Weekend Forecast for September 28-30, 2012
By Reagen Sulewski
September 28, 2012
The run of middling performers at the box office continues as we bid goodbye to September, although a thematically appropriate for the time of year children's film is hoping to stand out from the pack.
The middle film in the trio of pre-teen targeted “horror” animation that's come on like a sudden rash, Hotel Transylvania has without a doubt that largest amount of star power between it, ParaNorman and the upcoming Frankenweenie. Adam Sandler stars as Dracula, who plays the protective father to his daughter by building a hotel in, well, you know, to keep the all the humans away. Monsters from all around the world also move in to give themselves a safe space – that is, until a backpacking American tourist (voiced by Andy Samberg) stumbles in and engages in mutual smittance with the daughter (voiced by Selena Gomez). Wackiness and monster cliches ensue, to the merriment of all, or maybe some.
As hackneyed and sitcomy as this premise feels, it does have some genuine talent behind it, in the form of Genndy Tartakovsky, the legendary animator behind Dexter's Laboratory, Samurai Jack and the Powerpuff Girls, among other things. I'm not certain that'll actually drive business, but it does show that we're dealing with someone who knows what his target audience wants. A guy dressed as Frankenstein surfing around a castle? Sounds right up a 12-year-old's alley. So as execrable as some of the ads for this seem, well, it's not for you, you know?
I personally question the wisdom of letting Sandler loose as a voice, since that's when he's the least tolerable and manic, but it really appears to be Samberg and Gomez's picture, and that's a combo that's a lot more likely to draw in current pre-teen crowds. Interestingly, this is kind of a reverse of the Twilight concept, which probably won't go unnoticed by that crowd, and could prove as a decent warm-up, or a substitute for those who can't get into the Twilight films because of age or restrictive (and/or smart) parents. I see this performing similarly to another fall Sony animated release, Cloudy With a Chance of Meatballs, and opening around $28 million.
Fall sci-fi action films, particularly those starring Bruce Willis, haven't inspired confidence in recent years, so the buzz around this weekend's Looper might come as a surprise to some. A time-travel film that feels like a lost P.K. Dick story, it exists in a world where the technology has been invented, but is illegal and controlled by the mob. And when they want to get rid of someone, what better way than by sending them back in time, so that they just disappear and can never be found? Joseph Gordon-Levitt stars as the past version of Willis, who's assigned to “close the loop” on himself. When future him escapes, it becomes a cat-and-mouse game before both versions wind up eliminated.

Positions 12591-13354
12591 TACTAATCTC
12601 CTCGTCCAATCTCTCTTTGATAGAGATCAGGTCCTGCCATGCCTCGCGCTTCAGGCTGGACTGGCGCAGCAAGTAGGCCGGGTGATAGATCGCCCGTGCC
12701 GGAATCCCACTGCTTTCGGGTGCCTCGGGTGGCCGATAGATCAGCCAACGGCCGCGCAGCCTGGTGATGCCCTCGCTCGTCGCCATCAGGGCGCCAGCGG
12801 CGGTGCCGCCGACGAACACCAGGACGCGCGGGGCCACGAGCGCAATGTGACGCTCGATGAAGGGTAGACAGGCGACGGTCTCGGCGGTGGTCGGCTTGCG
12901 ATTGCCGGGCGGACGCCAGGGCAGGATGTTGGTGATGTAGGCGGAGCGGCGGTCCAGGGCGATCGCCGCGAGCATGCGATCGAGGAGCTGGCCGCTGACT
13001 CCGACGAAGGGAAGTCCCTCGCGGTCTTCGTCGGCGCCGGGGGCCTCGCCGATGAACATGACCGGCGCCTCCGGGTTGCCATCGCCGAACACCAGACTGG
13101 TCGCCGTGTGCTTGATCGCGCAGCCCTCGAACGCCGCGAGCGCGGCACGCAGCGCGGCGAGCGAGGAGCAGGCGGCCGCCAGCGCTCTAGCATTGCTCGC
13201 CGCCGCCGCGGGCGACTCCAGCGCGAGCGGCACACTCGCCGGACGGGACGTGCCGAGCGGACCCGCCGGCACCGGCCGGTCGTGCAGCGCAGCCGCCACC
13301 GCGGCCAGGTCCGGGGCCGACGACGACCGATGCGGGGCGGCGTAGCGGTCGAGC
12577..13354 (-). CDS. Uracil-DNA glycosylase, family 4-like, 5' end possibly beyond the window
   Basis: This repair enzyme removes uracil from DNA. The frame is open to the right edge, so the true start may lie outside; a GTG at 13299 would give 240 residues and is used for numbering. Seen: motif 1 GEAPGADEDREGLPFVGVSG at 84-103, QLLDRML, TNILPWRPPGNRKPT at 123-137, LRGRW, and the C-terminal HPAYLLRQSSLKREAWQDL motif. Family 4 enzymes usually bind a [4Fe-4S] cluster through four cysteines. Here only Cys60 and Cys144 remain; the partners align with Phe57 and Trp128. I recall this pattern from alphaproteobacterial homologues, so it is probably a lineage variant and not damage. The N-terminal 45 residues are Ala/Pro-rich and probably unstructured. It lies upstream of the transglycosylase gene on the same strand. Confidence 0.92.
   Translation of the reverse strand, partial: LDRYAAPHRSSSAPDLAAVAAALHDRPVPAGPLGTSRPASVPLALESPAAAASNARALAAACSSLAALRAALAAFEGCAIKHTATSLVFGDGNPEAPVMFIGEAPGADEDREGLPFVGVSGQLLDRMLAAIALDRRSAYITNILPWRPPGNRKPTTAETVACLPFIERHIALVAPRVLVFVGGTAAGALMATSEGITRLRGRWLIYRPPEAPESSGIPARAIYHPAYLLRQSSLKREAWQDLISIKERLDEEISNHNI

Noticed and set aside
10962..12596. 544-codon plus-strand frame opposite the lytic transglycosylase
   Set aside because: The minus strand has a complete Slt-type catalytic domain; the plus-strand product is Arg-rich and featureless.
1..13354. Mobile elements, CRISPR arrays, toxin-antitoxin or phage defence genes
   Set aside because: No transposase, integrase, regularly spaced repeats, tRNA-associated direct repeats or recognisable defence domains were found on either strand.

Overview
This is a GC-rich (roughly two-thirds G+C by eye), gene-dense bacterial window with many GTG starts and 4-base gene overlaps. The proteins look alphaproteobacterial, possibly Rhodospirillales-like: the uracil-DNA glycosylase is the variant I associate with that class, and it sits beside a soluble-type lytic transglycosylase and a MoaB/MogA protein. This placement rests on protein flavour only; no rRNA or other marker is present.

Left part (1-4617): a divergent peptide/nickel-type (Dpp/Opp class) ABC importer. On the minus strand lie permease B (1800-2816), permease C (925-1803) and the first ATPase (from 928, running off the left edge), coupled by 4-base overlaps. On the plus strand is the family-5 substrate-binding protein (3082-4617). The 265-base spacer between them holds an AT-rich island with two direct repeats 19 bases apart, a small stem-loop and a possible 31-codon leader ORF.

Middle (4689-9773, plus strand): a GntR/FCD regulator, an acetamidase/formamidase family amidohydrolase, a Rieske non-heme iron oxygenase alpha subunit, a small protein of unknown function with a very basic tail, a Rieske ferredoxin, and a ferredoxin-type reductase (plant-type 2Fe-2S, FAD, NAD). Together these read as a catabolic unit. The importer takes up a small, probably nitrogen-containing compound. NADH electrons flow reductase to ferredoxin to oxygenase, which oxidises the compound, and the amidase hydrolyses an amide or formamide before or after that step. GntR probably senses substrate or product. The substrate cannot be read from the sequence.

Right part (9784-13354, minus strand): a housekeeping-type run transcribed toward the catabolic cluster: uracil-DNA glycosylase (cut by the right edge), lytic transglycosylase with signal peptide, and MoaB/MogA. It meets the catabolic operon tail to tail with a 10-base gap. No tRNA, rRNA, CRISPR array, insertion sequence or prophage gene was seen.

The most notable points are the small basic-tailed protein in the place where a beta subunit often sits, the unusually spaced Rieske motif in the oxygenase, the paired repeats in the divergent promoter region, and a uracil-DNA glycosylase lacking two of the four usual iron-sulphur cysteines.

Hopefully your noodle is thoroughly baked at this point by the premise. Smart sci-fi is tough to come by, and apparently this is an example of just that. This shouldn't be a huge surprise given the director, Rian Johnson, he of Brick and The Brothers Bloom, and making his first foray into multiplexes. This feels a bit like someone cut through the Gordian Knot of the plot of Primer and added some action and Instagram filters on it, which isn't really a bad thing. It's tough to top the notion of “ooh, that's a really clever premise – how is that going to turn out?” for driving people to the theaters, and Looper seems to have that in spades. Reviews are exemplary, and that's what's likely to make it a hit, certainly more than its cast. While Willis can still draw in the right project – see, for instance, Red – he's no guarantee of anything – see, for instance, The Cold Light of Day. And while Gordon-Levitt got a ton of exposure this year with The Dark Knight Rises, we saw just a couple of weeks ago with Premium Rush that he's not necessarily a draw on his own just yet. The weird prosthetics he's wearing to look like young Bruce Willis aren't helping either. However, that becomes a problem more when the premise is shaky than when it's solid, and this should be a winner, with around $23 million this weekend.